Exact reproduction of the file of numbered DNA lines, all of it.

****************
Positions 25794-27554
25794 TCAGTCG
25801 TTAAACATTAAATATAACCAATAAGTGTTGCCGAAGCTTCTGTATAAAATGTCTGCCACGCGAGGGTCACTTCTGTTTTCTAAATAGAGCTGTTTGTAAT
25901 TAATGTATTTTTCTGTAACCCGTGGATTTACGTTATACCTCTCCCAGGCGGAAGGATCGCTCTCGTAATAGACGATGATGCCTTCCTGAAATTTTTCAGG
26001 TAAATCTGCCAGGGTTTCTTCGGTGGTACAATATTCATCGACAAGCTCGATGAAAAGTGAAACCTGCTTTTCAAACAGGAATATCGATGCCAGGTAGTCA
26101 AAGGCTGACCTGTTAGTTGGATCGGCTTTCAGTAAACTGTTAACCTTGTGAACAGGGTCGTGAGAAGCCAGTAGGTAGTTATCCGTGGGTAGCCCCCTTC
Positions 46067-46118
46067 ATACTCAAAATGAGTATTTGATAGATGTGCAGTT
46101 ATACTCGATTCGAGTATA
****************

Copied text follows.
Positions 25794-27554
25794 TCAGTCG
25801 TTAAACATTAAATATAACCAATAAGTGTTGCCGAAGCTTCTGTATAAAATGTCTGCCACGCGAGGGTCACTTCTGTTTTCTAAATAGAGCTGTTTGTAAT
25901 TAATGTATTTTTCTGTAACCCGTGGATTTACGTTATACCTCTCCCAGGCGGAAGGATCGCTCTCGTAATAGACGATGATGCCTTCCTGAAATTTTTCAGG
26001 TAAATCTGCCAGGGTTTCTTCGGTGGTACAATATTCATCGACAAGCTCGATGAAAAGTGAAACCTGCTTTTCAAACAGGAATATCGATGCCAGGTAGTCA
26101 AAGGCTGACCTGTTAGTTGGATCGGCTTTCAGTAAACTGTTAACCTTGTGAACAGGGTCGTGAGAAGCCAGTAGGTAGTTATCCGTGGGTAGCCCCCTTC
Positions 46067-46118
46067 ATACTCAAAATGAGTATTTGATAGATGTGCAGTT
46101 ATACTCGATTCGAGTATA